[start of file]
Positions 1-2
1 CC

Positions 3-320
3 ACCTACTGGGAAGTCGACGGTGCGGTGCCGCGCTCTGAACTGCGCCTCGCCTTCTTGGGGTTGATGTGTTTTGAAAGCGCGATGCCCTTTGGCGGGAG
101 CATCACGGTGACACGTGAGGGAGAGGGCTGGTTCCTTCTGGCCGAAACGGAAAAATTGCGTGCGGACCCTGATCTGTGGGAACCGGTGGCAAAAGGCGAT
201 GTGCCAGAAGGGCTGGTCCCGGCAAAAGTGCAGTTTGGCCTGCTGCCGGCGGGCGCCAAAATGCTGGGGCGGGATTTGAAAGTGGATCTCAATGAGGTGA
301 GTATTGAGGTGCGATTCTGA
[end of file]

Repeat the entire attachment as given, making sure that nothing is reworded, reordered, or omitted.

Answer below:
Positions 1-2
1 CC

Positions 3-320
3 ACCTACTGGGAAGTCGACGGTGCGGTGCCGCGCTCTGAACTGCGCCTCGCCTTCTTGGGGTTGATGTGTTTTGAAAGCGCGATGCCCTTTGGCGGGAG
101 CATCACGGTGACACGTGAGGGAGAGGGCTGGTTCCTTCTGGCCGAAACGGAAAAATTGCGTGCGGACCCTGATCTGTGGGAACCGGTGGCAAAAGGCGAT
201 GTGCCAGAAGGGCTGGTCCCGGCAAAAGTGCAGTTTGGCCTGCTGCCGGCGGGCGCCAAAATGCTGGGGCGGGATTTGAAAGTGGATCTCAATGAGGTGA
301 GTATTGAGGTGCGATTCTGA